Should I consider starting my own business? Probably not. While independence sounds exhilarating, don't forget that 66% of small U.S. businesses fail within five years, usually for poor planning or lack of funds. Before you embark on what could be a financially and emotionally devastating experience, ask yourself the following questions (more than one or two no's should give you pause): Do I have a product or service that's really needed? Do I have financial backing or money of my own that I can afford to lose? Have I completed a thorough business plan? Am I happy working alone? Most telling, do I consider myself a risk taker? ''Someone who has been a middle manager at the same company for 30 years is probably not going to have what it takes to be an entrepreneur,'' says Letitia Chamberlain. If you are convinced that you are an entrepreneur, seek advice from people who have started their own businesses. The Service Corps of Retired Executives, sponsored by the Small Business Administration, holds seminars on starting your own business and provides free advice. Look for SCORE's address in your local telephone directory under ''U.S. Gov't./SBA/SCORE'' or call 800-368-5855 for the SCORE chapter nearest you.

Where can I go for job training and placement? Your first and best source is your present employer. More and more companies offer job planning and counseling. Another option is to call your state job training or employment service (look in the telephone book under ''State Government Offices''). Many have listings for older workers or can at least direct you to placement services in your area. Private career counselors provide occupational testing, one-on-one counseling and training in job-search skill techniques. But if your employer doesn't pay the fees for you, be prepared for charges that can run into the thousands.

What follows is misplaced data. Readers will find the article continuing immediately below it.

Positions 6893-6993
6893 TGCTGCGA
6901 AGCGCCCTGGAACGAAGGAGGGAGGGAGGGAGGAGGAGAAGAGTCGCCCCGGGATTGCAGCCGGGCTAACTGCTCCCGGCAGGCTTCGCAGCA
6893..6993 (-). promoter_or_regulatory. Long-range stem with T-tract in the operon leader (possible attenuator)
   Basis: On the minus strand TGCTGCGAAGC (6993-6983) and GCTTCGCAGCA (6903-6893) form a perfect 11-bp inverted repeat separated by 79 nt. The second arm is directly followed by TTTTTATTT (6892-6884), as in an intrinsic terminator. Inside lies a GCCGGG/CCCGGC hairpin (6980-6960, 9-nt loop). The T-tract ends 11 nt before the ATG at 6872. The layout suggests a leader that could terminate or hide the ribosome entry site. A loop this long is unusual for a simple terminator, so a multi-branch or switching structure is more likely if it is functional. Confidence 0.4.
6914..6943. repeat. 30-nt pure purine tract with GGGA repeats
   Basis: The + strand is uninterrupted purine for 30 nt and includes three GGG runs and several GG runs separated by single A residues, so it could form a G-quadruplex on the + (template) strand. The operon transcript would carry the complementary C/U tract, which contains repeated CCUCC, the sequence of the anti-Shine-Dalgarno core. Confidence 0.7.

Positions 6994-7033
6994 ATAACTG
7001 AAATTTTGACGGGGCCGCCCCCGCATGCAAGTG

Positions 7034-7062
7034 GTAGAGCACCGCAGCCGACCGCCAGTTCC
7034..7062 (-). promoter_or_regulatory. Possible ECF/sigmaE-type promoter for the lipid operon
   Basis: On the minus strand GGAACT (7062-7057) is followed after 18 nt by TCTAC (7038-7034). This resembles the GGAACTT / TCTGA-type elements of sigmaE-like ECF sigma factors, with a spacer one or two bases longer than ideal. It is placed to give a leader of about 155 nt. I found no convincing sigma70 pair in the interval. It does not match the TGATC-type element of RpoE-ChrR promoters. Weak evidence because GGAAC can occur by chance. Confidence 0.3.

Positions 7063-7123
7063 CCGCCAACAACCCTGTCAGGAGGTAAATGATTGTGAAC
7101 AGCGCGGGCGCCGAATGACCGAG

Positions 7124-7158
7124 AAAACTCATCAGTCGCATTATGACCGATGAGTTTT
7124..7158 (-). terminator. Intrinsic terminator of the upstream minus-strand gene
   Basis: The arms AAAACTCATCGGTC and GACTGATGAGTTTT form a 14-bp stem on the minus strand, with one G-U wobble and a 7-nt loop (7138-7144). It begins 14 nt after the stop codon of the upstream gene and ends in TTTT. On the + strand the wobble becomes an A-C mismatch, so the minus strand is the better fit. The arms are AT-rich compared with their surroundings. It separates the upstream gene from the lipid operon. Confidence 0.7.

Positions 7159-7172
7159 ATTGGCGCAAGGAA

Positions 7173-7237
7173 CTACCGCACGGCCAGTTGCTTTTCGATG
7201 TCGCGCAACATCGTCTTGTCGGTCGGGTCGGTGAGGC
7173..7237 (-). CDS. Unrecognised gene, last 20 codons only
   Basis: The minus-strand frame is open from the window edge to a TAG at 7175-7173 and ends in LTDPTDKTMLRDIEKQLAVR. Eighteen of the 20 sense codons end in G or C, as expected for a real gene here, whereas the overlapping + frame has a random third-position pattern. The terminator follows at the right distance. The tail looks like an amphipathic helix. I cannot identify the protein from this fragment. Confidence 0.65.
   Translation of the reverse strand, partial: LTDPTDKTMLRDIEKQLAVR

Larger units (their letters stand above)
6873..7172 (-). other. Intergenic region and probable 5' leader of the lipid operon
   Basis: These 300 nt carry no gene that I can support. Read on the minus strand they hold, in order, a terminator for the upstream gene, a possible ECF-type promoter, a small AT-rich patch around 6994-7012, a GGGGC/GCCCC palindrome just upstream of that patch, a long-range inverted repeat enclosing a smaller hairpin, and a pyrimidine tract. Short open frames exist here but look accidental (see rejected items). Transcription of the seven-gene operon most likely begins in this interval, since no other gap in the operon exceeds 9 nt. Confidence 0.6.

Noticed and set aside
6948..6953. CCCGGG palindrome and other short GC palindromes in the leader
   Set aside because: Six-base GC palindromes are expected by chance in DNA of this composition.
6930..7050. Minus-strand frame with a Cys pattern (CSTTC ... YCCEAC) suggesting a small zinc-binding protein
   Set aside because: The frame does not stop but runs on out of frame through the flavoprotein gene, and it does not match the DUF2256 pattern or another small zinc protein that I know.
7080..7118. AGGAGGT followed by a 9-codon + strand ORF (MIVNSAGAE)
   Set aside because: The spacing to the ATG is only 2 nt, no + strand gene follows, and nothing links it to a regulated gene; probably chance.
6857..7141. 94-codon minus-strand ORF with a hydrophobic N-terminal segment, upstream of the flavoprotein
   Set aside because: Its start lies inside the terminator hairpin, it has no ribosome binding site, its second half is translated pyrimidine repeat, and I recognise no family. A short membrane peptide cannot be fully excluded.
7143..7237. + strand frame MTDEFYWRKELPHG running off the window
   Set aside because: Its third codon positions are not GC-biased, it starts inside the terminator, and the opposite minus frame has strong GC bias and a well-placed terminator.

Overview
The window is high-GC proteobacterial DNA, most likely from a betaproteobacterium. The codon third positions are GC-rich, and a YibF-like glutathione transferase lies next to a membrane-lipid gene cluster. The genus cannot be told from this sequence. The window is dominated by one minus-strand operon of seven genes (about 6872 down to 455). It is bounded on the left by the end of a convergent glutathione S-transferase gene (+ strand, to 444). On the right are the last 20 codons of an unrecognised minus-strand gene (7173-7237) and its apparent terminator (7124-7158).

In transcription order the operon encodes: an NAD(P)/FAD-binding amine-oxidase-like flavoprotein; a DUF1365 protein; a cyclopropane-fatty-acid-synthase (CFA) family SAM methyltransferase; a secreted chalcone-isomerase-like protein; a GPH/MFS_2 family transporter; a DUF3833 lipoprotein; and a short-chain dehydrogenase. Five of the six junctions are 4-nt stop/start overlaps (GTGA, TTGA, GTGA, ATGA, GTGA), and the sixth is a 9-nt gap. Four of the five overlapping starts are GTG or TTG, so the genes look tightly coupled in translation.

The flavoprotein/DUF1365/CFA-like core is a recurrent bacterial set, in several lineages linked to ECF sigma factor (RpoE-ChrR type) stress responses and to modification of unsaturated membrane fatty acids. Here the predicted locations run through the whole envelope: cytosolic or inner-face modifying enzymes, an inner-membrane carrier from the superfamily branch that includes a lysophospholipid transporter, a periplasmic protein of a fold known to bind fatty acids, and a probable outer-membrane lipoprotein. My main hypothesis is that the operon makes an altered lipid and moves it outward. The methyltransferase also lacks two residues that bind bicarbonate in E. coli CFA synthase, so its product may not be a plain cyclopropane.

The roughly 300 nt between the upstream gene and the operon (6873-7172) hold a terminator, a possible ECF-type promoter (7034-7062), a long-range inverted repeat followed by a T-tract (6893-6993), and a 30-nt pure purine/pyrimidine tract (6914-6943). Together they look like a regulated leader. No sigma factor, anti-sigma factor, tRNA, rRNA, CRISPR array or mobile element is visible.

Is there a way I can try out a new career? Another excellent source of help is the growing number of nonprofit organizations set up to assist older workers. The American Association of Retired Persons is launching AARP Works, an employment planning program available in 12 locations. For information write to Denise Loftus, Worker Equity Dept., AARP, 1909 K St. N.W., Washington, D.C. 20049. Operation Able offers help to seniors looking for employment in seven states (Arkansas, California, Massachusetts, Michigan, Nebraska, New York and Vermont.) Write to Dorothy Miaso, Operation Able, 36 S. Wabash St., Suite 1133, Chicago, Ill. 60603, to find the affiliate closest to you. You can also write for nonpaying consulting work to the National Executive Service Corps (257 Park Ave. South, New York, N.Y. 10010), a volunteer placement service for retired executives. Small and medium-size businesses often recruit through its job search division.